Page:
Police Brutality and Racial Injustice in New Mexico:
What Progressives Can & Must Do
We all watched in horror as the life went out of George Floyd under the impassive knee of the sadistic little man in blue on May 25th in Minneapolis. Since then, uprisings against police brutality and racial injustice have swept the country and the world. New Mexico is no exception. Nor should it be, given in particular the squalid record of killings and other rank abuses of power by a militarized police force in Albuquerque.
Under immense public pressure, Albuquerque’s Mayor Tim Keller has announced an intention to establish a new cabinet-level department of city government dedicated to dealing with many of the problems that police have up to now been handling–mental illness, homelessness, addiction, public drunkenness, abandoned cars and similar matters. The new Albuquerque Community Safety Department will dispatch unarmed, specially trained professionals to address such problems in a sensible nonviolent and caring way that recognizes the deep structural problems that produce so much of this misery–namely, poverty and social injustice. This groundbreaking measure could well serve as a model for other cities around the country.
Mayor Keller will look at “restructuring and reallocating resources” so as to build funding of the new department into the budget he’ll submit to the City Council in August, a budget to be discussed and likely made final by the end of October. Renewal of the APD contract with the city has meanwhile been postponed for review regarding stipulations designed to protect officers from being held accountable for abuse and misconduct.
It’s up to those of us who live in the Albuquerque metro area to let both the Mayor and our City Councilor know where we stand on the interrelated issues of police violence and community well being. Please tell them you want to see the police demilitarized and held to account for violations of their duty to protect and serve, and that you commend creation of the Albuquerque Community Safety Department and want to see it fully funded and operative as soon as possible:
In conjunction with that, Albuquerque City Council President Pat Davis conducted a voter survey on how to restructure the city budget in terms of what the Police Department needs for law enforcement and what the community needs to improve the conditions that produce dysfunction and sometimes crime. The results of this survey will no doubt be brought to bear during City Council deliberations on the new Community Safety Department and related measures designed to ensure the well-being of the people of this city.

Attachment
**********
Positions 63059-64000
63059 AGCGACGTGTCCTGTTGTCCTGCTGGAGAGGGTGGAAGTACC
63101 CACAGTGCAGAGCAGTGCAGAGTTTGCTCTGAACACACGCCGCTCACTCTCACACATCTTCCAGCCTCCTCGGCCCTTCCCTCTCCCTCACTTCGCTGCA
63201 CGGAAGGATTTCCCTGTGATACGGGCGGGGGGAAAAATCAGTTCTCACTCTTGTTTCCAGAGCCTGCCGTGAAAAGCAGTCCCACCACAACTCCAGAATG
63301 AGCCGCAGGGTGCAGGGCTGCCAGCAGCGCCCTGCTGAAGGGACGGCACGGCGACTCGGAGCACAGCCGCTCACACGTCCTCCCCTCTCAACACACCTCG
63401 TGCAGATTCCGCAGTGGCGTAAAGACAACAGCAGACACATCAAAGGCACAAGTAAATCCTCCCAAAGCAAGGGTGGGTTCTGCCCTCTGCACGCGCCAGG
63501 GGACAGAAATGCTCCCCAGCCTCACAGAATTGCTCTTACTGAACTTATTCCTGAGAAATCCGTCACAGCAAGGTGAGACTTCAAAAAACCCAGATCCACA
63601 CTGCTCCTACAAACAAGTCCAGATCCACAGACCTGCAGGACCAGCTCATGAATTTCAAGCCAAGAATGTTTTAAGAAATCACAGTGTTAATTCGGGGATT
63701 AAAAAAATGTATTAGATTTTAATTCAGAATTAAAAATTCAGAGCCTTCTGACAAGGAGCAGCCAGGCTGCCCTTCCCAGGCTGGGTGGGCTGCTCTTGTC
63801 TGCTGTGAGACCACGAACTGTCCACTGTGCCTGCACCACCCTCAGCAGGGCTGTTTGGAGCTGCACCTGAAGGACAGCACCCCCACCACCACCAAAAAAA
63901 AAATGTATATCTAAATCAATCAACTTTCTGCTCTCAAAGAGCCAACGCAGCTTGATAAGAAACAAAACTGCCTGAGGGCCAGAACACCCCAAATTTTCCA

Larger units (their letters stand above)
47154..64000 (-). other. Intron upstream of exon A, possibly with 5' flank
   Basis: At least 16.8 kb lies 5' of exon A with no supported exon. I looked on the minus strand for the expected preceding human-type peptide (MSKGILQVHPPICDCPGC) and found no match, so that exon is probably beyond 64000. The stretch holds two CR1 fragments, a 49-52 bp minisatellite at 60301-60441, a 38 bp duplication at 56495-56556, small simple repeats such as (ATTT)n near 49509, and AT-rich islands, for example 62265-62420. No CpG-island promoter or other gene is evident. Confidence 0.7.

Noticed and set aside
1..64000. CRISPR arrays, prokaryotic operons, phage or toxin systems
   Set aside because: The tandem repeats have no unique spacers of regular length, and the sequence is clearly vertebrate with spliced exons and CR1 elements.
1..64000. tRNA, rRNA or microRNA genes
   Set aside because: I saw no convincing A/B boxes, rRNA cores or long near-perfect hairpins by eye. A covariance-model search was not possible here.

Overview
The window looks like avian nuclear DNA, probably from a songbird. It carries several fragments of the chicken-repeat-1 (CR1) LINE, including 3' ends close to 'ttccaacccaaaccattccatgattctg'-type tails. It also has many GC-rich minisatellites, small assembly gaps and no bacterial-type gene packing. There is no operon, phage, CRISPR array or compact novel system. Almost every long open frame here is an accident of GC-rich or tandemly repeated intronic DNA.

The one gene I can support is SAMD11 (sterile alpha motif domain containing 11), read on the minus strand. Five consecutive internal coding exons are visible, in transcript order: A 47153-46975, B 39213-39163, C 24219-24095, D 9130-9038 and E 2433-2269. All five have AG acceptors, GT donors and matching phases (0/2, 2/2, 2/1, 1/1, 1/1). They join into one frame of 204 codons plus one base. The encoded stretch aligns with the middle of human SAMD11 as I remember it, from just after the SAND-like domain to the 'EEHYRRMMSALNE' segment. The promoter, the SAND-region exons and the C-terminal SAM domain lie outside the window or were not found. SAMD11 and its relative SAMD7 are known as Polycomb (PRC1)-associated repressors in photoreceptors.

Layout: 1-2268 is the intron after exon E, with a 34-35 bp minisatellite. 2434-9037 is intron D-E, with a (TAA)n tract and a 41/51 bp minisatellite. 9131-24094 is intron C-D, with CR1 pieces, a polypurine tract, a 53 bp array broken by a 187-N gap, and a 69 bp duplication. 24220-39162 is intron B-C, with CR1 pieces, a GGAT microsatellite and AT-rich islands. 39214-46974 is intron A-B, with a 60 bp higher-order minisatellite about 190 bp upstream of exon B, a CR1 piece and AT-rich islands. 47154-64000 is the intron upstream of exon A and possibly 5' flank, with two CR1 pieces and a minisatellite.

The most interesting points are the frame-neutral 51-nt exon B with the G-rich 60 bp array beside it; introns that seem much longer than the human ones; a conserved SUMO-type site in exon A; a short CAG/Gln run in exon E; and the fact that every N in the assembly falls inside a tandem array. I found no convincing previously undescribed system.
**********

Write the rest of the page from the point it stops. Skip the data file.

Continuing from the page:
June 1 was a very dark day
I expect you have all heard that Trump is threatening to send troops in across the country if state and local leaders don’t crack down.
As a former Marine, I can say this is the wrong use of the military. Service members swear to support the Constitution, which has been desecrated since Trump took office. They also swear to obey the president – but that applies only to lawful orders.
Part of me has always been afraid of Trump doing something like putting the military on American streets – or worse. And part of me thought the situation would never get this bad.
I admit that sometimes I feel like my political efforts seem like spitting into the wind. But we must never give up. Besides our standard voting and campaign help, there is more we can do.
If there are any demonstrations in your area, I encourage you to participate. And I wish for everyone’s safety.
I recognize that Adelante is overwhelmingly white and non-Hispanic. While the caucus works to be more inclusive and representative, we need to use our privilege to work for justice for our brothers and sisters. More information on that will be coming.
Adelante Progressive Caucus
Native Americans need help with COVID-19
Native Americans have been hit hard by COVID-19. Half of the state’s cases are among Native Americans (or Alaska Natives), although they are only 11 percent of the state’s population.
The disease is devastating the Navajo Nation. As of April 24, it had the third-highest infection rate in the country (according to NPR).